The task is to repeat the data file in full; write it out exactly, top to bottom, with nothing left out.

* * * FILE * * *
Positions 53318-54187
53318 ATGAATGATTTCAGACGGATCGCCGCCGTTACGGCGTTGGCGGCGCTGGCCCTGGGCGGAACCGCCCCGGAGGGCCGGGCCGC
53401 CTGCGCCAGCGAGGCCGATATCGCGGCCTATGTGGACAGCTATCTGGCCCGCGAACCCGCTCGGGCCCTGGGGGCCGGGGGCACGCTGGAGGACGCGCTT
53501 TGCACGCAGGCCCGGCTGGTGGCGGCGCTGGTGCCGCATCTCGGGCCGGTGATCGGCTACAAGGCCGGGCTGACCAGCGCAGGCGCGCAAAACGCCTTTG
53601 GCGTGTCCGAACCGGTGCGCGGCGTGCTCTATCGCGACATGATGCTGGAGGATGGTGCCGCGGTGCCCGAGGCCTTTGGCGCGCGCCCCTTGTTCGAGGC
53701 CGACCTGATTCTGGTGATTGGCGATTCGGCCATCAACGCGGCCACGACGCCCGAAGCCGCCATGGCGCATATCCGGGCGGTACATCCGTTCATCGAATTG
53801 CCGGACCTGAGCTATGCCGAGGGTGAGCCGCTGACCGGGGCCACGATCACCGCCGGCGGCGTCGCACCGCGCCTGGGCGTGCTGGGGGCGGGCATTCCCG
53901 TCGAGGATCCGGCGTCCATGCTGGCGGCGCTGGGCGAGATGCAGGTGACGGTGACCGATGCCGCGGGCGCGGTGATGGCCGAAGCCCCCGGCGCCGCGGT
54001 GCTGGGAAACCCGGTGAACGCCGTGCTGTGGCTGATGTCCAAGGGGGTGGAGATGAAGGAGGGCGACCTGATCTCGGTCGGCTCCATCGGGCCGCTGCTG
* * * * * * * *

Positions 53318-54187
53318 ATGAATGATTTCAGACGGATCGCCGCCGTTACGGCGTTGGCGGCGCTGGCCCTGGGCGGAACCGCCCCGGAGGGCCGGGCCGC
53401 CTGCGCCAGCGAGGCCGATATCGCGGCCTATGTGGACAGCTATCTGGCCCGCGAACCCGCTCGGGCCCTGGGGGCCGGGGGCACGCTGGAGGACGCGCTT
53501 TGCACGCAGGCCCGGCTGGTGGCGGCGCTGGTGCCGCATCTCGGGCCGGTGATCGGCTACAAGGCCGGGCTGACCAGCGCAGGCGCGCAAAACGCCTTTG
53601 GCGTGTCCGAACCGGTGCGCGGCGTGCTCTATCGCGACATGATGCTGGAGGATGGTGCCGCGGTGCCCGAGGCCTTTGGCGCGCGCCCCTTGTTCGAGGC
53701 CGACCTGATTCTGGTGATTGGCGATTCGGCCATCAACGCGGCCACGACGCCCGAAGCCGCCATGGCGCATATCCGGGCGGTACATCCGTTCATCGAATTG
53801 CCGGACCTGAGCTATGCCGAGGGTGAGCCGCTGACCGGGGCCACGATCACCGCCGGCGGCGTCGCACCGCGCCTGGGCGTGCTGGGGGCGGGCATTCCCG
53901 TCGAGGATCCGGCGTCCATGCTGGCGGCGCTGGGCGAGATGCAGGTGACGGTGACCGATGCCGCGGGCGCGGTGATGGCCGAAGCCCCCGGCGCCGCGGT
54001 GCTGGGAAACCCGGTGAACGCCGTGCTGTGGCTGATGTCCAAGGGGGTGGAGATGAAGGAGGGCGACCTGATCTCGGTCGGCTCCATCGGGCCGCTGCTG